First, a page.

Banks are inherently monopolistic, says business secretary Vince Cable.
Britain’s banking system needs an injection of genuine competition to end a “rip-off culture” ingrained in the existing market, Cable said last week.
He accused “monopolistic” banks of extracting “excess profit” from personal and business customers and will say it should be made easier for customers to switch banks and for new institutions to enter the market.
He also questioned an interim report by Sir John Vickers’s Independent Commission on Banking (ICB), which said “firewalls” between retail and investment operations were the best way of protecting taxpayers from having to bail out failing banks.
Cable is known to favour full separation of the two divisions rather than just ring-fencing. He told a panel discussion organised by the consumer group Which? that the government is seeking “reassurance” from the ICB that its final report, due in September, will show how a ring-fence can be just as effective as full separation and at a lower cost. Cable said banks are “inherently monopolistic” and jointly administer what is effectively a “monopoly network” – the payments system.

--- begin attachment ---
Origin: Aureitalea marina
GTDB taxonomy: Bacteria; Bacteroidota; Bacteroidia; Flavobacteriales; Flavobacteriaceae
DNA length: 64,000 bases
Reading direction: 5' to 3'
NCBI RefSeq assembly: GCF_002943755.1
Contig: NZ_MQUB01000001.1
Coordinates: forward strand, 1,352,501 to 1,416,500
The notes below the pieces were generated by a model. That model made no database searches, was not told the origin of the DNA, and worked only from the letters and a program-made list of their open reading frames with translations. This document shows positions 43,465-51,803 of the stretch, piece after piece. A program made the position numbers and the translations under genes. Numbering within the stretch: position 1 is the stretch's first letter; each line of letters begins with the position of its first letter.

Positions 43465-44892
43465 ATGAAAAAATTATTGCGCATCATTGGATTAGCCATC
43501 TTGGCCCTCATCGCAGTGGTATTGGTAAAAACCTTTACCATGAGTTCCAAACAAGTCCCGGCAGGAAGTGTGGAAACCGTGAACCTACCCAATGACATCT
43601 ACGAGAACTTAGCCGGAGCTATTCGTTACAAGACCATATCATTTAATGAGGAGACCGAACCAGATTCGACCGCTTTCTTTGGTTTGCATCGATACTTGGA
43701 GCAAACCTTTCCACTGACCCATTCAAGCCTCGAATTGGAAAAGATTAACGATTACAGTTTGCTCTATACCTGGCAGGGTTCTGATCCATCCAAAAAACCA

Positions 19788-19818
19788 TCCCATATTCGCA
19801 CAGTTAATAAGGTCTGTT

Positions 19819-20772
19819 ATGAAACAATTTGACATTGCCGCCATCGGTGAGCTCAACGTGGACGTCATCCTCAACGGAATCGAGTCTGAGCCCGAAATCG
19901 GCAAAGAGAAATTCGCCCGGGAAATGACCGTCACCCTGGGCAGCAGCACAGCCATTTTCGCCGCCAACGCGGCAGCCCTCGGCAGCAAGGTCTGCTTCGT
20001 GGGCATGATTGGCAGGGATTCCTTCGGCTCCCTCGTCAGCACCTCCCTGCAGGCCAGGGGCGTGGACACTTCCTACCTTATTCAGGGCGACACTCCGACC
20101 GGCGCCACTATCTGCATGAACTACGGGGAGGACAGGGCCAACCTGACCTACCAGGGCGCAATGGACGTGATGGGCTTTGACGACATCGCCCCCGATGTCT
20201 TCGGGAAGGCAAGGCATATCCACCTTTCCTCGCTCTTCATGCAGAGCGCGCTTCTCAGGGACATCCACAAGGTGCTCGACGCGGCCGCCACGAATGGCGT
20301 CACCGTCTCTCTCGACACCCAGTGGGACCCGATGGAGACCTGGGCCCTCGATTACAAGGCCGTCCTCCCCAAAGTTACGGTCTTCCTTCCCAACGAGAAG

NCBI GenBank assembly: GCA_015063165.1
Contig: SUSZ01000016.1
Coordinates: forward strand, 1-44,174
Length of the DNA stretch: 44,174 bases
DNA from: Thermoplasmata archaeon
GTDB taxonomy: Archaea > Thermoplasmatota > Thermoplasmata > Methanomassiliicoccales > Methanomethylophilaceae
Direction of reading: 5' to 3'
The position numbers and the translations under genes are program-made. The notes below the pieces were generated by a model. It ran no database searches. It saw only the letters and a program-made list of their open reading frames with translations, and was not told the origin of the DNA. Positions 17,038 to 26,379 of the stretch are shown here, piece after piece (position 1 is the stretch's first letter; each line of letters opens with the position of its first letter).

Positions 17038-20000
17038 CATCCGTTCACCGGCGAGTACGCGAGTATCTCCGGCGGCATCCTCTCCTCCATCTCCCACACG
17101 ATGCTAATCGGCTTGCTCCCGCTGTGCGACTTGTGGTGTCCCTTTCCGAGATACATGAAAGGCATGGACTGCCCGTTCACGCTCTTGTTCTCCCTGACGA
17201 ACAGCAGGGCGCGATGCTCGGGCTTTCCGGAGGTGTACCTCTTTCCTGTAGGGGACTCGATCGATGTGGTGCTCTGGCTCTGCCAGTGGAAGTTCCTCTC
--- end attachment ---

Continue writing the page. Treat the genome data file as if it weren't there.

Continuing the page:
“Pressure for more competition needs to be increased if we are to get banks to respond positively,” said Cable. “The new Financial Conduct Authority must therefore have an explicit mandate to protect the interests of consumers and businesses: and it should do this through promoting competition, in parallel with the competition powers of the Office of Fair Trading.
“Competition is the best antidote to the ‘rip-off’ culture ingrained in the banks, extracting excess profit from personal and business customers.”